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Our Committee promotes cooperation, mutual understanding, and friendship between the citizens of Baltimore in Maryland, U.S.A. and Rotterdam in The Netherlands.


Twin Cities

Baltimore and Rotterdam are both modern cities, because of historical events.  Rotterdam’s central city district was destroyed at the beginning of World War II.  Faced with the task of rebuilding the city, Rotterdam chose to embrace the future rather than to resurrect the past - becoming a showplace for modern architecture in Europe.  The city center of Baltimore was destroyed in 1904 by the Great Fire. So both cities were built from the ground up during the 20th century. 

Rotterdam and Baltimore have approximately the same geographical and population size. These two cities have in common a deep maritime history, large port operations in estuarine waters, and both are home to prestigious universities, medical schools, and world-class museums and other cultural institutions.  They also share many of the issues and opportunities common to many large, modern cities with diverse populations.

Baltimore's Inner Harbor

Rotterdam photo: © Rob Hollis
Baltimore photo: © George Hagegeorge
Reproduction prohibited without permission.


Unravel the Code

MICA and WdKA ”Smart Textiles” course

Students from Baltimore’s MICA and Rotterdam’s WdKA have been collaborating online and meeting each other in-person. They explore material properties and technological applications in a research lab-like environment. This international collaboration class is held in spring and fall semesters. In Fall 2014, the class is planning to participate in the annual Dutch Design Week in Eindhoven, the Netherlands. Technische Universiteit Eindhoven and Johns Hopkins School of Engineering are providing assistance to the course.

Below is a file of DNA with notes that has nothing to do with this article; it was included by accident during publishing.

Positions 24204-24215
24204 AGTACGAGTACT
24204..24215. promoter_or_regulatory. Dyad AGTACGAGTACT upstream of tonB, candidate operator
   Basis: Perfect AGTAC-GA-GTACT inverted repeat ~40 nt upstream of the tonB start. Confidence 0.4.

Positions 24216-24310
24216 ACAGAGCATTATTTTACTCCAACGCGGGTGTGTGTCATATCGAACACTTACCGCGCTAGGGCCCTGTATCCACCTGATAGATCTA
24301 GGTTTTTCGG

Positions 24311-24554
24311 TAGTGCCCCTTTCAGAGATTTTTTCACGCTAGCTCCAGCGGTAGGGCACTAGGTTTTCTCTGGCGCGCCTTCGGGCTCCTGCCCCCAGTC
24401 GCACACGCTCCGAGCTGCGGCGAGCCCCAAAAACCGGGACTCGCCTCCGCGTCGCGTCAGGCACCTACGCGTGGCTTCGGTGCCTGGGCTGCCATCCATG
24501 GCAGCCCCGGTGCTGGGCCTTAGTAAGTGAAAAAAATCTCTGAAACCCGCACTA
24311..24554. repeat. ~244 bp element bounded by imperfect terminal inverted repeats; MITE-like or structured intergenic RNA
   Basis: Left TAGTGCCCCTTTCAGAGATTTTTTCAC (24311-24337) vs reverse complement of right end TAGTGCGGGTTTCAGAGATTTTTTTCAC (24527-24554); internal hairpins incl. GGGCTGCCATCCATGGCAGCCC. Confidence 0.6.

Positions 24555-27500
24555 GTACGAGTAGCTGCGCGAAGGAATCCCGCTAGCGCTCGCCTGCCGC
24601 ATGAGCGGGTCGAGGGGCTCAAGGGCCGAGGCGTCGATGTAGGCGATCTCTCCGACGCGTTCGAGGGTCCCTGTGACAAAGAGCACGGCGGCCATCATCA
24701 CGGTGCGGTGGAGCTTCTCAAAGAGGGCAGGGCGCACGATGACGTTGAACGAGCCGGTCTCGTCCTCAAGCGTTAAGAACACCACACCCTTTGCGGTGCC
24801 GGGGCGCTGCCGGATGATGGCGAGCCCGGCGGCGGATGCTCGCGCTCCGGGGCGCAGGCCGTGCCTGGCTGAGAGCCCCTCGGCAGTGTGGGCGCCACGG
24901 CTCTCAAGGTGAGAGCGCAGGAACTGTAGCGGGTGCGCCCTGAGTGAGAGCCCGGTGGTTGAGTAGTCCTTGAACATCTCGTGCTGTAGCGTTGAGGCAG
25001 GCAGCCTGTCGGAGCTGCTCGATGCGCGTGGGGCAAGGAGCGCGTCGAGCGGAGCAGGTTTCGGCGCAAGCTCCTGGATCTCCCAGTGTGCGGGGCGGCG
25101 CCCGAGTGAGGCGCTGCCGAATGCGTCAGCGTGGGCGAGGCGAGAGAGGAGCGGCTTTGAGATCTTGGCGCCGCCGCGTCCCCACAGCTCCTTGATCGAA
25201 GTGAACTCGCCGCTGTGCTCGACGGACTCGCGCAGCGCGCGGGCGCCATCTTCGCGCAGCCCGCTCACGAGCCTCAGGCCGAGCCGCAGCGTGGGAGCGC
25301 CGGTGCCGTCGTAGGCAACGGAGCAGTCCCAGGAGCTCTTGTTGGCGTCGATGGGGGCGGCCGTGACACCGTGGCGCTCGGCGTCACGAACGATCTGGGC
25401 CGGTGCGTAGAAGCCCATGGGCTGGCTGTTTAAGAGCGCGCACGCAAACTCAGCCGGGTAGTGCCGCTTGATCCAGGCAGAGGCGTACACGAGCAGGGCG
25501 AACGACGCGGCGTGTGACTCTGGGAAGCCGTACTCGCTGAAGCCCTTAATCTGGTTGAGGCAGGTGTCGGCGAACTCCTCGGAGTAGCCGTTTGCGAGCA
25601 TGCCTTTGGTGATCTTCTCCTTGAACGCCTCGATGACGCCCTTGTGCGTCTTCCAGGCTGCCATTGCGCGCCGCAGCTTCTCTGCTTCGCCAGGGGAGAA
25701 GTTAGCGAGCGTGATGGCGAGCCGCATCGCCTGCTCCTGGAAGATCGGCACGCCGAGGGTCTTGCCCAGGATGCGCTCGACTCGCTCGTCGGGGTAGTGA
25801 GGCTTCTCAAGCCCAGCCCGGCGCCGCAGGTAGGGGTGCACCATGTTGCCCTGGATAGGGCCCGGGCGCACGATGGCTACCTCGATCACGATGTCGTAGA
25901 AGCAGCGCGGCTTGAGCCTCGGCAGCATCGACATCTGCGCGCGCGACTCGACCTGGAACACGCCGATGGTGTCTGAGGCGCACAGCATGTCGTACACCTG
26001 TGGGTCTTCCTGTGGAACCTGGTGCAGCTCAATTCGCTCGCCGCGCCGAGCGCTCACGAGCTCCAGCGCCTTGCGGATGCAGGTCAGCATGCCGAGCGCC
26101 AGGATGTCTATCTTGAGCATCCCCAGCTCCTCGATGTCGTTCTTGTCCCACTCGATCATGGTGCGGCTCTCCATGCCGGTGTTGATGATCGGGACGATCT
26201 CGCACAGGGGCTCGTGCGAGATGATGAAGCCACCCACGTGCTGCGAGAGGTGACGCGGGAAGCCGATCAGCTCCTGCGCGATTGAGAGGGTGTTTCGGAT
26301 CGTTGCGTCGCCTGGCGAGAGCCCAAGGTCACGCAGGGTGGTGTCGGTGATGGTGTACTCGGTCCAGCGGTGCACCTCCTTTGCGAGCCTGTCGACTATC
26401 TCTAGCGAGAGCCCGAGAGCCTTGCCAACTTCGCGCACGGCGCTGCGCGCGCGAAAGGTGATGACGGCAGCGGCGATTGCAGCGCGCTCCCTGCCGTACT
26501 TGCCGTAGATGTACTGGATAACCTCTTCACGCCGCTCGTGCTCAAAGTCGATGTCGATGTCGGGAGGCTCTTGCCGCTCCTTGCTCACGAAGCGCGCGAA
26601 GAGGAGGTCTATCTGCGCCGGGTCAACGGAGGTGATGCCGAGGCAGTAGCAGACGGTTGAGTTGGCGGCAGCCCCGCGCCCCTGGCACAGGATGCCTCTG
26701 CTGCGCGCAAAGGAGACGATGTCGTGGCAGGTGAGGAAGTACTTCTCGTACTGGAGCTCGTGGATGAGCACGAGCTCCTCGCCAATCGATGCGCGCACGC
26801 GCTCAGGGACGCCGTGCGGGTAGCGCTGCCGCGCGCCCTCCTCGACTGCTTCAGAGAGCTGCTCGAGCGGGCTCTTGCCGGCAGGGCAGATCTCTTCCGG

About the most recent collaboration

About MICA’s Smart Textiles program

Lars Spuybroek Lecture

September 24, 2014

Maryland Institute College of Art, Baltimore

More information

Artist Exchange


Artist Steve Bradley is working with residents of the Brooklyn-Curtis Bay area of Baltimore (also known as Baybrook). This neighborhood is participating in a community arts exchange project with Rotterdam’s Heijplaat neighbohood. The project is called HarborTraces. Theatre artist/educator Kathie diStefano from Heijplaat visited Baltimore in December 2013 for a residency.

About the exchange

HarborTraces website

Upcoming Events

See the Events Calendar